LONDON (Reuters) - Britain’s major share index had its worst day since the Brexit vote on Tuesday as a violent global sell-off in stock markets and a spike in volatility shook investors.
The FTSE 100 .FTSE closed down 2.6 percent at 7,141.4 points at the end of a chaotic day of trading which drove volatility sharply higher.
It suffered its worst daily fall since June 24, 2016, when Britain’s vote to exit the European Union roiled global markets. The index touched its lowest level since December of that year as investors rushed out of equities, which have surged since the start of the year.
“There’s a sense of relief that we finally have a meaningful correction; it’s long overdue. We have been positioned for it for a while, so we can actually breathe again,” said Christopher Peel, chief investment officer at Tavistock Wealth.
“This type of price action, where you have a correction as severe as it has been, is a great reminder to investors, traders and regulators that it’s not all a one-way bet,” he added.
“It’s ultimately a good thing, so that we get some long-term investors that do have cash on the sidelines selectively adding to their positions.”
Volatility surged across the European market, with the gauge of STOXX 50 volatility .V2TX posting its biggest one-day gain ever.
The stars of the past months’ rally were the worst fallers on Tuesday.
Asset managers also featured prominently among the worst-performing stocks as the global markets “melt-up” reversed, pummelling investors’ portfolios.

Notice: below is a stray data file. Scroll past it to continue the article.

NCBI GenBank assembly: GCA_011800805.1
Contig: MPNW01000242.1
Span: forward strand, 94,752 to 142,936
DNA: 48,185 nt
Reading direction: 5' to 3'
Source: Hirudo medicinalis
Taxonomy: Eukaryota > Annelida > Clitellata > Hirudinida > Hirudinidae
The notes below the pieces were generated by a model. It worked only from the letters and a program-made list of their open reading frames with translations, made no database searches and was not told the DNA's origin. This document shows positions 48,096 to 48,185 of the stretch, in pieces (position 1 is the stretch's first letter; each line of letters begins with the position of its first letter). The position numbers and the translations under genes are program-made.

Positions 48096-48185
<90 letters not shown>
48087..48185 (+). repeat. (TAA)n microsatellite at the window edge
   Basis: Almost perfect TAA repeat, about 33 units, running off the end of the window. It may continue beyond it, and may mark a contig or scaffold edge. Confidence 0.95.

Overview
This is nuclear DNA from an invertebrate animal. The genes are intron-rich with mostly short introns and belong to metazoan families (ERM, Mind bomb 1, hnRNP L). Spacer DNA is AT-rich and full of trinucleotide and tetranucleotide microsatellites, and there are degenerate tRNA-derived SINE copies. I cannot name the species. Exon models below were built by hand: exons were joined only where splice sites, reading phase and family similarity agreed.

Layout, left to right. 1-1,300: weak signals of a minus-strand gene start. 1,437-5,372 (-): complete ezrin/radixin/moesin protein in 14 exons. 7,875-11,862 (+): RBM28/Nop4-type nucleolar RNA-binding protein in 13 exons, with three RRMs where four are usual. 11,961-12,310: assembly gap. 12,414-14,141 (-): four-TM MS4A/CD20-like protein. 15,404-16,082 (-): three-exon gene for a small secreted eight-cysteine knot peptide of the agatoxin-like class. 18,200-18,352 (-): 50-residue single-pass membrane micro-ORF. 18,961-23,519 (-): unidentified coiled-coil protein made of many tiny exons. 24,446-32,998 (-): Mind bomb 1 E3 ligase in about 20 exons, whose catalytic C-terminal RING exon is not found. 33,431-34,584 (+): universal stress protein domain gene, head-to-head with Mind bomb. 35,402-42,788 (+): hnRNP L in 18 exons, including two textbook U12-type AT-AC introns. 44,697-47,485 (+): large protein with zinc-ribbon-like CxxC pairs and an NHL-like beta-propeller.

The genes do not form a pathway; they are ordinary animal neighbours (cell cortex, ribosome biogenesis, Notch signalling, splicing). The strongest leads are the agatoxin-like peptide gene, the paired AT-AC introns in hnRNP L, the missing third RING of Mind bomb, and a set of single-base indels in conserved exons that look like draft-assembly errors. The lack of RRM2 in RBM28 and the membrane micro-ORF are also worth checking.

Investment trust Scottish Mortgage (SMT.L) tumbled 5 percent as the sell-off in U.S. tech stocks took its toll on the fund, whose top holdings include Amazon and Tesla.
Hedge fund firm Man Group (EMG.L) was the biggest weight on the FTSE 250, its shares tumbling 6.5 percent.
Mid- and small-caps were not spared from the sell-off.
Ocado (OCDO.L) shares fell 3.2 percent after the online supermarket said investment would hold back 2017-18 earnings, and that it was placing about 5 percent of its equity.
“Given the balance sheet leverage and the need for capital in respect to Ocado Smart Platform deals, we are not entirely surprised with the share placing this morning,” wrote Berenberg analyst Victoria Maigrot.
“However the timing is unfortunate given the equity market moves we have seen in the U.S. yesterday.”
“We have no pricing info yet but suspect the placing was at a discount.”
An outlier was outsourcer Capita (CPI.L) whose shares jumped 13 percent, with traders saying the stock was still feeling the benefit of fund manager Neil Woodford’s positive comments on the company.
Capita shares were still down 45 percent from their level prior to its profit warning on Jan. 31.
Reporting by Helen Reid; Editing by Mark Heinrich